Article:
Space should increase to match that of the Blazer with the third-row seats folded flat. There’s no official rating for the Blazer, but the XL should benefit from a few extra cubic feet. With the second-row folded flat as well, the XL should beat the Blazer’s 64.2-cubic-foot capacity. Expect the XL to take more than 70 cubic feet of cargo and narrow the difference between the regular Blazer and the Traverse.
The SUV should also feature Chevrolet’s relatively new cargo management system with rail and cargo fence. This feature will be optional, though.
- Standard 2.5-Liter Four-Cylinder
- Optional 3.6-Liter V-6
- Up To 305 Horsepower And 269 Pound-Feet
- Eight-Speed Automatic Transmission
- Standard Traction Select Feature
- Optional AWD
- 2.0-liter engine in China
The entry-level engine cranks out 193 horsepower and 188 pound-feet of torque
The standard Blazer comes with a choice of two gasoline engines, and it’s safe to assume that the XL will feature both of them.
The entry-level engine is a 2.5-liter four-cylinder unit. Shares with trucks and SUVs like the Chevrolet Colorado, GMC Canyon, and GMC Acadia, this four-banger cranks out 193 horsepower and 188 pound-feet of torque. Although it’s not impressively powerful, this mill provides the best fuel economy for the SUV.
Those looking for more oomph will get it from the 3.6-liter V-6 engine. Also shared with small Chevrolet and GMC trucks, as well as the Cadillac CT5, this engine generates a more appealing 305 horsepower and 269 pound-feet of torque.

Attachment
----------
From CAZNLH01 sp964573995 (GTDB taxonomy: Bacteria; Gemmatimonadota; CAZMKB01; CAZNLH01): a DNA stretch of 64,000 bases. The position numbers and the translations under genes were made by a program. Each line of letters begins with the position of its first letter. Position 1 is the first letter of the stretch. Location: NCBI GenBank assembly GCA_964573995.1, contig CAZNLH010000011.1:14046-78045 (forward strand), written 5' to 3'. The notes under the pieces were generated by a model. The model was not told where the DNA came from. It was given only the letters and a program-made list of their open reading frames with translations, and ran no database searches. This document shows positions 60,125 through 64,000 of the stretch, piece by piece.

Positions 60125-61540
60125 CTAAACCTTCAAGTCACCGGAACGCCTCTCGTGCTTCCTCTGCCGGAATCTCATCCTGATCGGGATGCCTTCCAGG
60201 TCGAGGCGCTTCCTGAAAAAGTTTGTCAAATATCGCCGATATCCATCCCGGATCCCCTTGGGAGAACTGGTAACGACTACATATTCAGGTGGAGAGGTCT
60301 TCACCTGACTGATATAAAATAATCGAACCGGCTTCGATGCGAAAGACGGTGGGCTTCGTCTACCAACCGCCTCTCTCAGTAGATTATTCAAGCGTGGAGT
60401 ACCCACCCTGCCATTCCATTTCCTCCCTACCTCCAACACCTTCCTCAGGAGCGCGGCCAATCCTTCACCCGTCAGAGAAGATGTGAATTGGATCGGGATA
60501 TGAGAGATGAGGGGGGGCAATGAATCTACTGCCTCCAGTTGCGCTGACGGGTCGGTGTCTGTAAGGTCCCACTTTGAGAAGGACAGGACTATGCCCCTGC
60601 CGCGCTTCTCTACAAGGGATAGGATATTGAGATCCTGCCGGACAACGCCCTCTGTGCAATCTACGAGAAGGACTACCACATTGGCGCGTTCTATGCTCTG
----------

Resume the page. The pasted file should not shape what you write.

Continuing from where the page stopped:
Both engines are fitted with stop/start technology as standard. This feature shuts off the drivetrain when power is not needed in order to save fuel. A nine-speed automatic transmission is paired to these engines as standard.
The 3.6-liter V-6 engine generates a more appealing 305 horsepower and 269 pound-feet of torque
Being an SUV developed primarily for the Chinese market, the Blazer XL could feature a different engine in its home market. The unit in question is a turbocharged, 2.0-liter four-cylinder known as the LSY. Part of the Ecotec family, it debuted in 2018 in the Cadillac CT6 and XT4 and expanded to the CT5 and XT5, as well as the GMC Acadia for the 2020 model year. The mill generates 237 horsepower in the Cadillacs and 230 horses in the Acadia. Most likely it will be identical to GMC’s, which also generates 258 pound-feet of torque.
There’s also the possibility that Chevy will go with the LTG version of this engine, which is already available in China in vehicles like the Cadillac XT5, Buick GL8, and Chevrolet Equinox. This engine generates between 250 and 279 horsepower, but Chevy might go with the 260-horsepower version in the Buick GL8.
The more expensive RS and Premier models will feature a unique AWD system with twin-clutch technology
Either way, Chinese customers will get a turbo engine that will sit exactly between the 2.5-liter four-banger and the 3.6-liter V-8.
Every trim of the Blazer XL will come standard with Traction Select, a feature that enables the driver to make adjustments to the vehicle’s driving mode for various road conditions. On models with all-wheel-drive, the system can disconnect from the rear axle, turning the Blazer into a FWD vehicle when AWD capability is not necessary. The more expensive RS and Premier models will feature a unique AWD system with twin-clutch technology. The latter helps optimize traction for wet, snowy, and icy conditions, while also improving stability on dry roads.
|Chevy Blazer L||Chevy Blazer RS \ Premiere|
|Engine||2.5-Liter Four-Cylinder||3.6-Liter V-6|
|Transmission||Nine-Speed Auto||Nine-Speed Auto|
|Driveline||FWD or AWD||FWD or AWD|